So who invented the dreary and self-serving concept of cultural appropriation? In the 1980s cultural appropriation was an obscure term used by a small group of academics to condemn what they perceived as the plundering and exploitation of colonised societies.Since the turn of the century the crusade against cultural appropriation has served as a vehicle through which campus devotees of identity politics can express their outrage and sense of victimisation.

In the current era accusations of cultural appropriation on campuses are made so casually that they touch on the most trivial aspects of life. The weaponisation of food in the culture war on campuses first broke out at Oberlin College, Ohio, in 2015. Suddenly angry students discovered that the food they were served in the dining hall was disrespectful of their identity.

Until recently students habitually complained about the poor quality of the food on their plates. Now such complaints were communicated through the language of identity politics. At Oberlin they claimed that fried chicken, Vietnamese sandwiches, sushi and General Tso’s chicken were cooked in a disrespectful and culturally inappropriate manner.

Commenting on the poorly cooked rice and the absence of fresh fish in the sushi rolls, Tomoyo Joshi, an undergraduate from Japan, declared it was disrespectful to her culture.

The new fashionable obsession with cultural appropriation soon made its way to British universities. So last year students at Pembroke College, Cambridge, kicked up a fuss about them being served exotic dishes cooked with inauthentic ingredients by disrespectful catering staff. Pembroke students went to great lengths to specify the target of their complaints.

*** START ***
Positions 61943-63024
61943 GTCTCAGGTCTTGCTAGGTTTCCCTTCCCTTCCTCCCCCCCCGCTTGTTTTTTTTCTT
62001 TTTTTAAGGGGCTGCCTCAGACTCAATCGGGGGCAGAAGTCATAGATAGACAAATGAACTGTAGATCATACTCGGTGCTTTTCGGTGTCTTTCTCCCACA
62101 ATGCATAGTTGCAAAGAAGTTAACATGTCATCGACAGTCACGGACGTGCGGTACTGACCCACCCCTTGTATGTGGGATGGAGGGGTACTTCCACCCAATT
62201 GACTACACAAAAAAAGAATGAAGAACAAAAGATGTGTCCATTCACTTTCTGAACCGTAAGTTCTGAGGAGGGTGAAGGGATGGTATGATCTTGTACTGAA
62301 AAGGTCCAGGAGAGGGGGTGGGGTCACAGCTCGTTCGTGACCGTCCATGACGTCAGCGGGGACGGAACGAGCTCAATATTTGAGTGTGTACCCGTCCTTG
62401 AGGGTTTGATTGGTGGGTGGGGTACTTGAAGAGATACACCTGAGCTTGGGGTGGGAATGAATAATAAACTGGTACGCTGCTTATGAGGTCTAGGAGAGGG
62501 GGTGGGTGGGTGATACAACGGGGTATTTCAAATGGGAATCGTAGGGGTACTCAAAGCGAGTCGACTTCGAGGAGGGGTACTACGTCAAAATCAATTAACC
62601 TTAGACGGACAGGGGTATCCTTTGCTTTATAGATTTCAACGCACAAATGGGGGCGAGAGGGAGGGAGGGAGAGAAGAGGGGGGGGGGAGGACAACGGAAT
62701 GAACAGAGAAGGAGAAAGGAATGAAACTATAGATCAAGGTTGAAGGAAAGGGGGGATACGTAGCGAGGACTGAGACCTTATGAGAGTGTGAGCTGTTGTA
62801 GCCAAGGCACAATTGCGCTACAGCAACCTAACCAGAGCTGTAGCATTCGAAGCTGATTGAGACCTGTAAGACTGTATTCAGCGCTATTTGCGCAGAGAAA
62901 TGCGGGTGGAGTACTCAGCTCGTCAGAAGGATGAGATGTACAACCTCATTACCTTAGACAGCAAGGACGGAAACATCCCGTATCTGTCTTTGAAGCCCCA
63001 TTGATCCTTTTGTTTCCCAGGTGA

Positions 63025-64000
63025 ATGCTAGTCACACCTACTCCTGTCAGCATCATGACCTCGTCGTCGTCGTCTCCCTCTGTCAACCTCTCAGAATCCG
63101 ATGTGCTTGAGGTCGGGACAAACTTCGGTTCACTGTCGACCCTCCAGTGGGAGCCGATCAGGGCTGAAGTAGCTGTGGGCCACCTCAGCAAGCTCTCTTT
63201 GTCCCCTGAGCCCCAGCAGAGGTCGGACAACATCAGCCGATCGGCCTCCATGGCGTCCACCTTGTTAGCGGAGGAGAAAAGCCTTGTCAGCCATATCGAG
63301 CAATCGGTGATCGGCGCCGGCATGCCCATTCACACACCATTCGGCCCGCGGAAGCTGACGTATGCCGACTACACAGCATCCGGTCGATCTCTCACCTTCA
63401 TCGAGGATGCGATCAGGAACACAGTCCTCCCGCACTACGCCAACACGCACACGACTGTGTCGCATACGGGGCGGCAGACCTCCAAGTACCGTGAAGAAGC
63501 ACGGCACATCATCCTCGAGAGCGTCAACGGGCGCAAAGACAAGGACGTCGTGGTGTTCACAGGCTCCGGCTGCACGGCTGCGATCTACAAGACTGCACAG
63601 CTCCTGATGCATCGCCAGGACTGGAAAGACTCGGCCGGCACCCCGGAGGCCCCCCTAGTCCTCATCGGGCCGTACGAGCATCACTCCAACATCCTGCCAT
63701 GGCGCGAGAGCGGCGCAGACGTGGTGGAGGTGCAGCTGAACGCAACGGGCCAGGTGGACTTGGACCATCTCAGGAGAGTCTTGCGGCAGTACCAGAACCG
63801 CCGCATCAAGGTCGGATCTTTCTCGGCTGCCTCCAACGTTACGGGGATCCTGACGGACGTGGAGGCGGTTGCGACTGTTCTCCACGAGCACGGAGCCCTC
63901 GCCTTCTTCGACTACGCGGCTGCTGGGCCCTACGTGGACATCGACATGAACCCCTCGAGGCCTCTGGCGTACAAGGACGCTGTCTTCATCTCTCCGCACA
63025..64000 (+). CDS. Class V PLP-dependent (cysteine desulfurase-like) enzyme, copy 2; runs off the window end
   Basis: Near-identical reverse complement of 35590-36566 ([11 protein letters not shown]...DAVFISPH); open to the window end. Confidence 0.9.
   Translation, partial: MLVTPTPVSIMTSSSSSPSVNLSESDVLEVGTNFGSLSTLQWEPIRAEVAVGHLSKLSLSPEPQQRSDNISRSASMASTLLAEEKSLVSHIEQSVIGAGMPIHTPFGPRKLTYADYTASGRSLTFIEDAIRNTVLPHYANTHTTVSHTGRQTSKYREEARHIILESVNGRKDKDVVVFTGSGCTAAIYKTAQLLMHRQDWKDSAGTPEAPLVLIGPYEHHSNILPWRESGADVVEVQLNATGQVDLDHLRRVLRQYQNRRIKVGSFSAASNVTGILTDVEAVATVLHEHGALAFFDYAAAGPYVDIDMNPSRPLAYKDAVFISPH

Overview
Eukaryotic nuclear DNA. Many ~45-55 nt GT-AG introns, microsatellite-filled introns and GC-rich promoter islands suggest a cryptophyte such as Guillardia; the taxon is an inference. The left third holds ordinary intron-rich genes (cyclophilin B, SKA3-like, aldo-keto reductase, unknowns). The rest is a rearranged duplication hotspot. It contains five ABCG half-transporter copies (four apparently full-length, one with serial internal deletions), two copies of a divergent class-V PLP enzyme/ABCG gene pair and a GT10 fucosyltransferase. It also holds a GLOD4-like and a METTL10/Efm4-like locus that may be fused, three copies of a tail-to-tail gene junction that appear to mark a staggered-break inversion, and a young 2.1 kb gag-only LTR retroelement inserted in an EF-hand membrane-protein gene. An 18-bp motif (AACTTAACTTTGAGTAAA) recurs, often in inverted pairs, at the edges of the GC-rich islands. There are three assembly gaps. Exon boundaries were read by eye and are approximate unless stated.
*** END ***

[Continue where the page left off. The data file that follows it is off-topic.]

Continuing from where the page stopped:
They castigated the caterers for the way they cooked Jamaican stew, Chinese chicken, oriental beef stew, Indian fish pie and African stew with sweet potato. One indignant student commented on social media: “Dear Pembroke catering staff, stop mixing mango and beef and calling it Jamaican stew, it’s rude.”

Another student piled in with the objection about a dish composed of “cauliflower, date and tofu tagine with Tunisian rice and coriander yogurt”. She claimed that “sorry but what is this? We don’t eat these things in Tunisia”.

In typical gutless fashion Pembroke College decided to take its moaning students far too seriously and agreed to review its dinner menu.

Many readers will draw the conclusion that there is little point in worrying about students bickering over what they eat.

However when cultural crusaders strike moral poses about the consumption of curries, kebabs and samosas it is only a matter of time before they will begin to demand the right to police other dimensions of our daily life.

Campaigns against people’s “culturally insensitive” hair-style, clothes and accents serves as testimony to the unrestrained ambitions of this movement.

The campaign against cultural appropriation is divisive and intrusive. If it triumphs it will force us into segregated ethnic ghettos.

Contrary to the claims of this campaign, history shows that cultural appropriation has brought tremendous benefits to humanity. The appropriation of culture is not a zero-sum game.

Unlike physical wealth and various forms of material possession, a culture and its practices can not be reduced to things that are lost when someone else uses them. The adoption and embrace of particular cultural practices does not deprive anyone else of the ability to use them.

Even cooking so-called inauthentic food has its benefits. Chicken tikka masala was invented in Glasgow in the 1970s by the Ali family to cater for the palate of the Scots. Thankfully this restaurant owner had no problems with appropriating and mixing bits of different culture. May cultural appropriation live on and flourish!